- The Weinberg Team
How to Word a Wedding Invitation
Friends, your wedding invitation is a huge step. Yes, this step comes after the save the date. A save the date it pretty standardly an engagement photo and pretty writing with your names and the date you have set along with the location. These can be more fun! It’s like a teaser trailer for the real deal. A wedding invitation, though, sets the tone for your whole wedding. This is the first glimpse your guests get into the time, effort, and details you’ve put into your big day. Regardless of if you choose elegant or rustic, colored invitations or glossy white, floral or simple, one thing is key in all invitations: the wording. More specifically how you word the invitation. Though there are multiple ways to go about the wording, there are a few key guidelines to follow:
1. Start with who is hosting There are a lot of options with who may host the wedding: Bride’s parent’s, groom’s parents, both/all sets of parents host together, or the bride and groom.
The common formal wording through all of these is: “Mr./Doctor/Captain and/& Mrs. [man’s first name] [last name]” If both bride and groom’s families are hosting this is where you would supplement with: “Together with their families” If the divorced parents/both bride and groom’s parents are hosting you’d add an “and” and repeat so it would look like: “Mr./Doctor/Captain and/& Mrs. [man’s first name] [last name] And Mr./Doctor/Captain and/& Mrs. [man’s first name] [last name]” Lastly, if the bride and groom are hosting: [bride’s name] and [groom’s name] 2. Ask your guest to come After announcing the host, you have to actually invite the guests: Traditional- “request the honor of your presence” Casual- “would love for you to join them” Spirited- “invite you to celebrate with them” Formal- “the pleasure of your company” 3. The bride and groom’s names There is only one to follow here.
The bride’s name comes first.
That’s it. That’s the rule. Everything else is optional. You can choose to do: first and middle names; first, middle, and last names; or Miss and Mr. and many more. Whatever fits your situation best (and whatever looks best with your chosen font) is what you should choose. 4. Time/Date Numerical- more casual: 5-3-23 at 5:00 p.m. a.m./p.m. optional Spelled out- more formal: May third, twenty twenty-three at five o’clock in the evening On the third of May, twenty twenty-three and five o’clock in the evening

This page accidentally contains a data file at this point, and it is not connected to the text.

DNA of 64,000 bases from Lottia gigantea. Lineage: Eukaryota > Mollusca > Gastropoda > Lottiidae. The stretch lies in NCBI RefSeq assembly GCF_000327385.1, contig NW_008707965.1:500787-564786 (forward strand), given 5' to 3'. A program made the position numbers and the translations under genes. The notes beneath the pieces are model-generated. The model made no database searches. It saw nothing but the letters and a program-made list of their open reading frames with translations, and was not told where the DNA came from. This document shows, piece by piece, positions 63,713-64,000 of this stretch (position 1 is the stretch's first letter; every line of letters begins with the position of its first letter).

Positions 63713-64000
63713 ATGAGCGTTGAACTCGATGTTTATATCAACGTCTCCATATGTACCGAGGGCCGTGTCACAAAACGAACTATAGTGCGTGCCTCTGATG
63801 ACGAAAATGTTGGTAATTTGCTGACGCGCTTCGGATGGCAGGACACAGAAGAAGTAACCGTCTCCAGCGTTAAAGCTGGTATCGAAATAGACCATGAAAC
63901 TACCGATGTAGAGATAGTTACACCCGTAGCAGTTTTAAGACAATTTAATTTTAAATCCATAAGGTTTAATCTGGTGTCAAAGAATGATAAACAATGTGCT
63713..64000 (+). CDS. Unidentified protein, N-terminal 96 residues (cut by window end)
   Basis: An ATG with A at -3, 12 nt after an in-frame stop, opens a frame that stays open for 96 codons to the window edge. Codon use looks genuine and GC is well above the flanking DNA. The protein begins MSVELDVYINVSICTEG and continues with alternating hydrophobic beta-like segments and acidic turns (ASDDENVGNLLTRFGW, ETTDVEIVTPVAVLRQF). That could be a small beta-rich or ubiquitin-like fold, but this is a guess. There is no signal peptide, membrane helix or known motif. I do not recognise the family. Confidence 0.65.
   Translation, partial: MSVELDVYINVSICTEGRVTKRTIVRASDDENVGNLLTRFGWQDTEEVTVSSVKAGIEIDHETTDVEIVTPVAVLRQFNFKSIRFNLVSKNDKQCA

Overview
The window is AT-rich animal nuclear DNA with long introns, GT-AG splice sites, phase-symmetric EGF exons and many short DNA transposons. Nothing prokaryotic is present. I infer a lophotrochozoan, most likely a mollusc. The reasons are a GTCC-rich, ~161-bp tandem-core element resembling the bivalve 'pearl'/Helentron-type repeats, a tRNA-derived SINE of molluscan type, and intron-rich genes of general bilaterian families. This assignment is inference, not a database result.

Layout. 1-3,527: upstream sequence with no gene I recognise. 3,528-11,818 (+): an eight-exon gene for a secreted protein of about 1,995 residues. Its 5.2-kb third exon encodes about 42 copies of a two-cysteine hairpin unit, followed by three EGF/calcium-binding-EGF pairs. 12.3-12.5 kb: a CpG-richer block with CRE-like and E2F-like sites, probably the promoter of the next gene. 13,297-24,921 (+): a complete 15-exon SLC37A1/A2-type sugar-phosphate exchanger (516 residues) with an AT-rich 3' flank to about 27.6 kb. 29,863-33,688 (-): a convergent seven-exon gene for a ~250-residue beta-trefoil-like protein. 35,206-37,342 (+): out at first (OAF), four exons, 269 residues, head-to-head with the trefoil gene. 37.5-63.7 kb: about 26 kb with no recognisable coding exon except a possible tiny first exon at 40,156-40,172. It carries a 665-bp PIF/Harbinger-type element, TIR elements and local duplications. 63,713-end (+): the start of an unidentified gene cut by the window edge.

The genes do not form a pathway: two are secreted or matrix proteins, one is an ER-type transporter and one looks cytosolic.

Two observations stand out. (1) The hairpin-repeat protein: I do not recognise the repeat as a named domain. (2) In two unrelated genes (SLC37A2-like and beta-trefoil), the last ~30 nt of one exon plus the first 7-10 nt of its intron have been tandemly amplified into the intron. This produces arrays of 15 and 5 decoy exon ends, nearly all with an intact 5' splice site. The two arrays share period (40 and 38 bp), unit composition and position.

5. Location On the card include the name of the venue/church, city, and state, full address is optional but encouraged.
The reception information comes next. If it’s in the same place immediately following the ceremony: “reception to follow” If it’s in a different location you list the location/address of the reception: “reception to follow at [address/location]” “dinner and dancing to follow at [address/location]” If the reception is at a different location and a later time: “reception at [time] at [location]”
6. Dress code What I have learned through my research is that if you do not state a dress code, your invitation will state it for you. If you have a very formal looking wedding invitation and very formal wording, your guests will, by default, expect to dress very formal or in black tie. Same goes for casual. If you have a specific look in mind for the guest's attire, be sure to include it on your website!
7. RSVP Last, but not least by any means, have a separate card for you guests to send back and RSVP or include the link to your wedding website where they can RSVP there.
Here are some other very helpful posts on wedding invitations: http://emilypost.com/advice/samples-of-formal-wedding-invitation-wording/ https://www.brides.com/story/guide-to-wedding-invitation-wording https://www.marthastewartweddings.com/228634/wedding-invitation-wording?slide=764125